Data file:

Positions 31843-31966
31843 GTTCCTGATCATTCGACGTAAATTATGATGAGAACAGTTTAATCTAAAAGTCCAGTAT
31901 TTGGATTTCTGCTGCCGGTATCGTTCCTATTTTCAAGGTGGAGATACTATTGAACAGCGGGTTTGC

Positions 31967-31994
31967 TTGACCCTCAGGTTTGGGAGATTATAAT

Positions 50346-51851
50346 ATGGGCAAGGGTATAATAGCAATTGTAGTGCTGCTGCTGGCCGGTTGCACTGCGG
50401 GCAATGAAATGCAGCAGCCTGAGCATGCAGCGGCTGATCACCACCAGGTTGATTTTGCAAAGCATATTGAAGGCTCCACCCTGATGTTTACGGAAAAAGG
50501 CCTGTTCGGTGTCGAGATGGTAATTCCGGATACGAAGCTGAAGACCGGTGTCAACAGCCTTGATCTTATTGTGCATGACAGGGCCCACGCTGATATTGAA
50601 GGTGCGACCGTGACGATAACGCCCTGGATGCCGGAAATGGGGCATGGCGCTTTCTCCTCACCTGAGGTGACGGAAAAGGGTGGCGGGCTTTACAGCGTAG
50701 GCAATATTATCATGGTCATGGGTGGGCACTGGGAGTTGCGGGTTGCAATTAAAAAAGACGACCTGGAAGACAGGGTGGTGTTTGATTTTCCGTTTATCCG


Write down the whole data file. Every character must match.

Positions 31843-31966
31843 GTTCCTGATCATTCGACGTAAATTATGATGAGAACAGTTTAATCTAAAAGTCCAGTAT
31901 TTGGATTTCTGCTGCCGGTATCGTTCCTATTTTCAAGGTGGAGATACTATTGAACAGCGGGTTTGC

Positions 31967-31994
31967 TTGACCCTCAGGTTTGGGAGATTATAAT

Positions 50346-51851
50346 ATGGGCAAGGGTATAATAGCAATTGTAGTGCTGCTGCTGGCCGGTTGCACTGCGG
50401 GCAATGAAATGCAGCAGCCTGAGCATGCAGCGGCTGATCACCACCAGGTTGATTTTGCAAAGCATATTGAAGGCTCCACCCTGATGTTTACGGAAAAAGG
50501 CCTGTTCGGTGTCGAGATGGTAATTCCGGATACGAAGCTGAAGACCGGTGTCAACAGCCTTGATCTTATTGTGCATGACAGGGCCCACGCTGATATTGAA
50601 GGTGCGACCGTGACGATAACGCCCTGGATGCCGGAAATGGGGCATGGCGCTTTCTCCTCACCTGAGGTGACGGAAAAGGGTGGCGGGCTTTACAGCGTAG
50701 GCAATATTATCATGGTCATGGGTGGGCACTGGGAGTTGCGGGTTGCAATTAAAAAAGACGACCTGGAAGACAGGGTGGTGTTTGATTTTCCGTTTATCCG